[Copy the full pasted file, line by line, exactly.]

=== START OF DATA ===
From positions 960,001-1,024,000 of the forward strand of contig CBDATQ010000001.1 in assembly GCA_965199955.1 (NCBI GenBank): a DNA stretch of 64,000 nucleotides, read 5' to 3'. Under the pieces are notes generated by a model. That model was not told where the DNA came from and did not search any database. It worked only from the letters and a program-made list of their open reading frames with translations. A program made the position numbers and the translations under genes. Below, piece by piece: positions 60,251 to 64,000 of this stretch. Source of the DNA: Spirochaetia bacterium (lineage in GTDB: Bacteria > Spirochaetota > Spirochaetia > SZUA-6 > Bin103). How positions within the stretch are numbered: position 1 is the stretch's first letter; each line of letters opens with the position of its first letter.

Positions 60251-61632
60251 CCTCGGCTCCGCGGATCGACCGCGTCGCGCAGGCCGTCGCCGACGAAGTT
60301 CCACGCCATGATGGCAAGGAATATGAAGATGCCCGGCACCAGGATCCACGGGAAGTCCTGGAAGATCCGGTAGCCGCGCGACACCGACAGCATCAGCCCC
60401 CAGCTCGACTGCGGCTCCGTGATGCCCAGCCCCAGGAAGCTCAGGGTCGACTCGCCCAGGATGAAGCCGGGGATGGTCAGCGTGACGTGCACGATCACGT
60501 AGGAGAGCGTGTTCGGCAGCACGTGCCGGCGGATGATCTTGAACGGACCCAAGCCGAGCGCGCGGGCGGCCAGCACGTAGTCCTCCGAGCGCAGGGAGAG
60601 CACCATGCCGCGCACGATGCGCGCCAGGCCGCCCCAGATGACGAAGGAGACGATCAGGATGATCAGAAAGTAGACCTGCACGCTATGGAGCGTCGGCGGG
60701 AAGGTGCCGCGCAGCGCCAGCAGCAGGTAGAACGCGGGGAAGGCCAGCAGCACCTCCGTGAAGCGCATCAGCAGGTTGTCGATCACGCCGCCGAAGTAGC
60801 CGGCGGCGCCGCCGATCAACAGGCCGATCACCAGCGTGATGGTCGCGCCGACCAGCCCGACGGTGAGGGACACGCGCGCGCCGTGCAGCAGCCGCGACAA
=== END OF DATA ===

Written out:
From positions 960,001-1,024,000 of the forward strand of contig CBDATQ010000001.1 in assembly GCA_965199955.1 (NCBI GenBank): a DNA stretch of 64,000 nucleotides, read 5' to 3'. Under the pieces are notes generated by a model. That model was not told where the DNA came from and did not search any database. It worked only from the letters and a program-made list of their open reading frames with translations. A program made the position numbers and the translations under genes. Below, piece by piece: positions 60,251 to 64,000 of this stretch. Source of the DNA: Spirochaetia bacterium (lineage in GTDB: Bacteria > Spirochaetota > Spirochaetia > SZUA-6 > Bin103). How positions within the stretch are numbered: position 1 is the stretch's first letter; each line of letters opens with the position of its first letter.

Positions 60251-61632
60251 CCTCGGCTCCGCGGATCGACCGCGTCGCGCAGGCCGTCGCCGACGAAGTT
60301 CCACGCCATGATGGCAAGGAATATGAAGATGCCCGGCACCAGGATCCACGGGAAGTCCTGGAAGATCCGGTAGCCGCGCGACACCGACAGCATCAGCCCC
60401 CAGCTCGACTGCGGCTCCGTGATGCCCAGCCCCAGGAAGCTCAGGGTCGACTCGCCCAGGATGAAGCCGGGGATGGTCAGCGTGACGTGCACGATCACGT
60501 AGGAGAGCGTGTTCGGCAGCACGTGCCGGCGGATGATCTTGAACGGACCCAAGCCGAGCGCGCGGGCGGCCAGCACGTAGTCCTCCGAGCGCAGGGAGAG
60601 CACCATGCCGCGCACGATGCGCGCCAGGCCGCCCCAGATGACGAAGGAGACGATCAGGATGATCAGAAAGTAGACCTGCACGCTATGGAGCGTCGGCGGG
60701 AAGGTGCCGCGCAGCGCCAGCAGCAGGTAGAACGCGGGGAAGGCCAGCAGCACCTCCGTGAAGCGCATCAGCAGGTTGTCGATCACGCCGCCGAAGTAGC
60801 CGGCGGCGCCGCCGATCAACAGGCCGATCACCAGCGTGATGGTCGCGCCGACCAGCCCGACGGTGAGGGACACGCGCGCGCCGTGCAGCAGCCGCGACAA